The Lions focused on their opponent's running game early—as they do every week—and after 12 attempts in the first half, the Bucs only managed 34 yards. After being behind in the game and having little success on the ground, the Bucs only attempted four second-half rushes, producing 12 yards—giving them just 46 rushing yards for the game.

Adjustments? None, keep them one-dimensional

“I see the same team, I just see the execution a lot better for the most part,” Lions defensive coordinator Aaron Glenn said about the Bucs' offense. “It’s a team that wants to run the ball, that will run the ball. Now, are the yards per carry there as they want it? No, but the thing is they’re committed to it. If you look through the last, I think eight games, they’ve been running at least, like 31-32 times a game on average, and I think that says a lot of the commitment.”

Glenn is correct; on the season, the Bucs' yards per carry is not good. In fact, their 3.5 yards per carry average is dead last in the NFL. They rush for around 90 yards per game (second-worst in the League) and average 0.4 rushing touchdowns a game (third-worst). The Bucs are 28th in DVOA rushing offense on the season, only seeing a slight uptick over the last month, where they checked in at 27th in DVOA.

Meanwhile, the Lions' defense finished the season as the number one DVOA run defense, only allowing teams to rush for 3.7 yards per carry (third-best), and less than 88 rushing yards per game (second-best).

Stopping the run has been a priority all season, so don't expect things to change in the Divisional round of the playoffs.

Key 2: Stop the passing game at the source

Did it work? Not enough

Knowing that the Bucs had a distinct advantage with their offensive skill players matching up with the Lions' secondary, getting pressure on Mayfield was very important. On the game, the Lions' defense managed just 18 pressures and 1 sack—which was made by the recently released Julian Okwara.

In the end, the Bucs' explosive downfield plays were limited, not necessarily because of the Lions, but more so because Mayfield missed the shots he took.

Adjustments? Getting pressure will be paramount

The Lions were fortunate to get Mayfield at the start of a downward slide, but he’s rolling now, and Detroit will need to find a way to disrupt him. Outside of Hutchinson, the Lions have struggled to find players who can consistently get pressure, but the return of Alim McNeill has been huge, and the Lions are hopeful the return of James Houston can also help.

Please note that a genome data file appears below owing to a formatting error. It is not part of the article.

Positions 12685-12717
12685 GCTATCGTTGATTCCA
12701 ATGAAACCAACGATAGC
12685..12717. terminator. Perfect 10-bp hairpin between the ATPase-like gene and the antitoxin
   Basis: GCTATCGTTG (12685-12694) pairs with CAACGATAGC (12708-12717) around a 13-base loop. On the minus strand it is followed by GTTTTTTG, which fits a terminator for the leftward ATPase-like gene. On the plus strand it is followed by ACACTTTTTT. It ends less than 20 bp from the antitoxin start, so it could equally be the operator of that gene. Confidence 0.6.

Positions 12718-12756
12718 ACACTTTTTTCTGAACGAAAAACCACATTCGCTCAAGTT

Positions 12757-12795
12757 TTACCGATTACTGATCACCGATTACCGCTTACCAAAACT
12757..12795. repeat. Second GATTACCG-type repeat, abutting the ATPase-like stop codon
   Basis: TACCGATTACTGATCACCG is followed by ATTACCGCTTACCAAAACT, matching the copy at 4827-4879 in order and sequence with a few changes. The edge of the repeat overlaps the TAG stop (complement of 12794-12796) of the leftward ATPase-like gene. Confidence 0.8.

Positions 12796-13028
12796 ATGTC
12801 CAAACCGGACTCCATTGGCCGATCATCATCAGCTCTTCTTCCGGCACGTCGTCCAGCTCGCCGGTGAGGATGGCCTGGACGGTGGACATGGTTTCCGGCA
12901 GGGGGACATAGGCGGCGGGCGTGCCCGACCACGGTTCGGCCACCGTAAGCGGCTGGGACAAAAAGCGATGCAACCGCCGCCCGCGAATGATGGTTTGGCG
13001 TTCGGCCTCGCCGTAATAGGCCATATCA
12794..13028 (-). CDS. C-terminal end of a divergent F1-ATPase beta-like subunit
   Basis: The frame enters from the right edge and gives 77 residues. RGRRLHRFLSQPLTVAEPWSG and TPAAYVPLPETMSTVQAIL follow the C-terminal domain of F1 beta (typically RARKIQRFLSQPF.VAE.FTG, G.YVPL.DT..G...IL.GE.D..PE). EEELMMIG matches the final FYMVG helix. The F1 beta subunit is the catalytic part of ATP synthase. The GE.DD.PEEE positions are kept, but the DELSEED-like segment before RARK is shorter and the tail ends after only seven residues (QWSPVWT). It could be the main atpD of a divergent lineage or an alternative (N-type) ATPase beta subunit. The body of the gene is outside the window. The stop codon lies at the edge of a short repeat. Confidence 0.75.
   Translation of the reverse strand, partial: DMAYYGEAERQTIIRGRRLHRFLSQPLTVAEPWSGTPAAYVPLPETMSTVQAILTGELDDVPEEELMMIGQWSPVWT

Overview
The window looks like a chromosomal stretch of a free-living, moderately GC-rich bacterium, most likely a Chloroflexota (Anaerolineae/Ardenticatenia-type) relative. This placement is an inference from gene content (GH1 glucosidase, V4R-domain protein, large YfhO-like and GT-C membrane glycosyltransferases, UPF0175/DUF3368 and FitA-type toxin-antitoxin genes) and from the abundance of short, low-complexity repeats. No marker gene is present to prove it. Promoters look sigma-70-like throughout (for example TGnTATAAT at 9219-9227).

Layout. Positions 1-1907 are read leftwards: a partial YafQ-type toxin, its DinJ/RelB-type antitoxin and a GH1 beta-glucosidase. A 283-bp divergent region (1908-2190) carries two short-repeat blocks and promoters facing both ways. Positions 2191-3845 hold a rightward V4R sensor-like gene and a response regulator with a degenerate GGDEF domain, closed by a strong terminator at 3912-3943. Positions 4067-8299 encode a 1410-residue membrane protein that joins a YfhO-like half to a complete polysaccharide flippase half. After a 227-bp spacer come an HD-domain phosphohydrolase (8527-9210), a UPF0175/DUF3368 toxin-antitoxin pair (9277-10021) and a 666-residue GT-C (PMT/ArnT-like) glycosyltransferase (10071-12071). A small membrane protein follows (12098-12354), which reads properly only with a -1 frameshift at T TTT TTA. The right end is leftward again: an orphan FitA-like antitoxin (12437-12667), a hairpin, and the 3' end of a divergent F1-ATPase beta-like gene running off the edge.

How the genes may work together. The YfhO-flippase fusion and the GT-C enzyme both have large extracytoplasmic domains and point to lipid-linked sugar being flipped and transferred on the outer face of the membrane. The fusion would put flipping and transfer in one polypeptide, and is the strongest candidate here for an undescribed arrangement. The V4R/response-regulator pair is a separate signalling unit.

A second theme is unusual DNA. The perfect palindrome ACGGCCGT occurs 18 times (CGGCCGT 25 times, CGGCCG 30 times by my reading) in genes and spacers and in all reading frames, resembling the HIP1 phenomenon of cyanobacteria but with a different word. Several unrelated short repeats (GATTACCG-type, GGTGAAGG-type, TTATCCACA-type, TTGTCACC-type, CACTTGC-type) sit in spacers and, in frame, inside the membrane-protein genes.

The Bucs offensive tackles are the strongest part of their offensive line, so Detroit will need someone to step up outside of Hutchinson or they’ll have to scheme up pressure with the blitz—which is not ideal, considering Mayfield’s success against the blitz this season.

Key 3: Introduce Aidan Hutchinson to Luke Goedeke

Did it work? No

Hutchinson only managed one pressure and one tackle in this game as he was held in check by Goedeke and Tristan Wirfs. According to PFF, it was Hutchinson’s third-worst performance of the season, but based on production, you could argue it was easily his worst performance of the year.

For perspective, Hutchinson has had at least four pressures in every other game this season and averages 6.8 pressures per game over the other 16 outings.

Adjustments? Hutchinson gets a second chance and is currently dominating

“He’s been doing a good job all year, and I think the numbers show that,” Glenn said of Hutchinson. “And it was just a matter of time until those things turned around for him and they end up being sacks. We talk about that all the time. I think sometimes on the outside we get so caught up in that, that we’re not looking at how hard the player is going out there, executing, and the things that he’s doing for other guys around him. Man, it’s just been fortunate for him for those to turn into sacks right now because that’s what he wants, that’s what we all want, but the pressures are what help a lot too. We’ve hit the quarterback quite a bit these last couple of weeks and we want to continue to do that because that’s an emphasis of ours every week.”

As Glenn points out, Hutchinson is getting things done at a high level and his sack production has finally caught up. Over the last three games, he has produced an impressive seven sacks and 23 pressures. While the Lions will need more than just Hutchinson to disrupt Mayfield, things get way easier for the rest of the defensive line if Hutchinson is forcing the offense to pay attention to him.

Key 4: Ground and Pound

Did it work? No

With Gibbs ruled out due to injury, and Montgomery getting hurt on his sixth rushing attempt, the Lions couldn’t find much success on the ground. On the day, they managed just 40 yards on 22 carries.